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Policy Letter

POGO requests clarifications to Defense regulations to ensure independent audits and timely corrections to deficiencies found in contractor business systems, including withholds

Defense Acquisition Regulations System

ATTN: Mr. Mark Gomersall


IMD 3D139

3062 Defense Pentagon

Washington, DC 20301-3062

Re: DFARS Case 2009-D038, Defense Federal Acquisition Regulation Supplement; Business Systems – Definition and Administration

Dear Mr. Gomersall:

Thank you for the opportunity to comment on the Defense Federal Acquisition Regulation Supplement (DFARS) proposed rule entitled "Business Systems – Definition and Administration" (75 FR 2457, January 15, 2010). Founded in 1981, the Project On Government Oversight (POGO) is an independent nonprofit that investigates and exposes corruption and other misconduct in order to achieve a more effective, accountable, open, and ethical federal government. As such, one of POGO's areas of focus is government contracting. Accordingly, we urge the DFARS Council to ensure that contractors are provided with appropriate incentives to correct deficiencies in their business systems in a timely manner including, but not limited to, withholds on interim payments.

Although POGO endorses the intent of the proposed rule, we offer the following comments to strengthen the rule.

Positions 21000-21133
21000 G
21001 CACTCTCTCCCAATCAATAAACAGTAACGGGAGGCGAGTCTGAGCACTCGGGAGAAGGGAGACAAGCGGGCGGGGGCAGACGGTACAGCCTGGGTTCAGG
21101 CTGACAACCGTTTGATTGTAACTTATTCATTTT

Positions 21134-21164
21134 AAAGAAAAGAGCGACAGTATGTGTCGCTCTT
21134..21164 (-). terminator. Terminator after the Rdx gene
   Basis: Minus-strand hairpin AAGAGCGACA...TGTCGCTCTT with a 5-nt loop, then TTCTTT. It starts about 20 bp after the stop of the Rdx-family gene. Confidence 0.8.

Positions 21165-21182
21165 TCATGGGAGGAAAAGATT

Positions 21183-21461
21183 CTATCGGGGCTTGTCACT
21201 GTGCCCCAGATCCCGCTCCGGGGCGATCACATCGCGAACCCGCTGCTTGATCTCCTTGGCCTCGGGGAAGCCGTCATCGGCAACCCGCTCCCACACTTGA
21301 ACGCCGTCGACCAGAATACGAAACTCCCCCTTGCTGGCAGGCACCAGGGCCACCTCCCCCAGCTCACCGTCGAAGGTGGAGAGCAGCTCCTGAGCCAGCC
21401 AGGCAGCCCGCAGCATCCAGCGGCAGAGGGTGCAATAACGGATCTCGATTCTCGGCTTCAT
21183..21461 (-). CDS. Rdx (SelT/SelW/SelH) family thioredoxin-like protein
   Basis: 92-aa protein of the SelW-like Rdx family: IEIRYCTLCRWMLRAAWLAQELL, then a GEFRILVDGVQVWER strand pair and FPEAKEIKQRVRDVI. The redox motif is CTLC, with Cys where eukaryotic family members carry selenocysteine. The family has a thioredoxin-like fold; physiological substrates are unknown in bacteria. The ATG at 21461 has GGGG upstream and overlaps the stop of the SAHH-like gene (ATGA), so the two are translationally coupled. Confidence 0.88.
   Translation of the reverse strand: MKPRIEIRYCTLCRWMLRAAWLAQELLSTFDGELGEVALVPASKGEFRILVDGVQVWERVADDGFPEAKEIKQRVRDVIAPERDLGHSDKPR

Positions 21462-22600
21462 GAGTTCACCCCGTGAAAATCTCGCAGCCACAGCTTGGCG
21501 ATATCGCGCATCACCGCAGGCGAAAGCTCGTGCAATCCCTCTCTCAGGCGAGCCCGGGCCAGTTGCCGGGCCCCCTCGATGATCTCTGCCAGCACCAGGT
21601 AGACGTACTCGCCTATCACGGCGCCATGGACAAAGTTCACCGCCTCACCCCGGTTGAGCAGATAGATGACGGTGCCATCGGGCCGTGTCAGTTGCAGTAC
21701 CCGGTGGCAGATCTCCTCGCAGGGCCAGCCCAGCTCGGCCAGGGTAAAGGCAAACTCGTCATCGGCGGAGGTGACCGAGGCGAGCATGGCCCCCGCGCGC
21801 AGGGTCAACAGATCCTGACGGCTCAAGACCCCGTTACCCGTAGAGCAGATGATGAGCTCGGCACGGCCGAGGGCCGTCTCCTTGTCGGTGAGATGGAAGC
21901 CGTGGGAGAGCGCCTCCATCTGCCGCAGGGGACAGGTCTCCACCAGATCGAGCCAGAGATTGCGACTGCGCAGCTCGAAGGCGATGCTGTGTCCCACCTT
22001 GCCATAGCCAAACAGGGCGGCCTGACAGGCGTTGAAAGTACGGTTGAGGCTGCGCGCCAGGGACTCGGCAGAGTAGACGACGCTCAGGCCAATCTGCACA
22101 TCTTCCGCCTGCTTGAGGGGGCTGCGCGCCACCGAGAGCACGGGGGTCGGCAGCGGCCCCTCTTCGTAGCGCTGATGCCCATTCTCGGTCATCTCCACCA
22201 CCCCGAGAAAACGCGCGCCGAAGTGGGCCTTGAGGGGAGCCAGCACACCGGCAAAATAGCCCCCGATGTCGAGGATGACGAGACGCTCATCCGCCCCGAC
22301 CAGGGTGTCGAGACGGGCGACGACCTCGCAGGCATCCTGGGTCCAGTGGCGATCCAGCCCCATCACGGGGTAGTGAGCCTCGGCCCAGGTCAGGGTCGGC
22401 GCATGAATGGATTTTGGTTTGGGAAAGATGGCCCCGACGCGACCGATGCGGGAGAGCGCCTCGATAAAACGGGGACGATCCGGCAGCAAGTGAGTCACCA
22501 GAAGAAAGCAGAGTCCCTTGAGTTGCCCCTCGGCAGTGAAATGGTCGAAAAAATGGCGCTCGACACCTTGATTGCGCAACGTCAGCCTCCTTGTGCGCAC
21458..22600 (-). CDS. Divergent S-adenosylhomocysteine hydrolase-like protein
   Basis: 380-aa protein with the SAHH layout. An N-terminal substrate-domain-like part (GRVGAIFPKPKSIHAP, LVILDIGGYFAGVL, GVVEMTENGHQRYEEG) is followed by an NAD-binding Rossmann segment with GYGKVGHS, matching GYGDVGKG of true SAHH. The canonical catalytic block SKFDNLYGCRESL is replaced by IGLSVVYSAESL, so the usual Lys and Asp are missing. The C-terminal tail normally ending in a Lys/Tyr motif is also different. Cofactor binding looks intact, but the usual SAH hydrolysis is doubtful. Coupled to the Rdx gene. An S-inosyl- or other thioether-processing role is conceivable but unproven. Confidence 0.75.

Proposed 242.70X1 – Paragraph (b) Reporting deficiencies

We are troubled by the language of paragraph (b) under the proposed 242.70X1. The proposed rule states that the audit report shall "describe the deficiencies in sufficient detail to allow the contracting officer to understand what the contractor would need to correct to comply with the applicable standard or system requirement." (Emphasis added) POGO asks the Council to clarify the proposed rule to ensure that auditors are not providing a contracting officer or the contractor with "correction information" with respect to what would be needed to correct a system deficiency. Rather, the role of the auditor is to describe the deficiencies in sufficient detail to allow the contracting officer to understand those deficiencies. Compliance with applicable standards and system requirements including correction of deficiencies is the responsibility of the contactor. Requiring the auditor to describe what is in essence the correction to the system could be considered a violation of the auditor's independence under applicable auditing standards, since the auditor could be placed in the untenable position of auditing a correction to a system which they proposed as the "fix" in the audit report. The Government Accountability Office (GAO) has stated that that Defense Contract Audit Agency (DCAA) compromised its independence in several audits of contractor internal control systems by providing the contractor with feedback on proposed corrections to system deficiencies and later issuing an opinion as a result of auditing those corrections.[1] The DFARS should not place auditors in a position that would violate auditing standards. We recommend the language of paragraph (b) be revised to state: "describe the deficiencies in sufficient detail to allow the contracting officer to understand the deficiencies."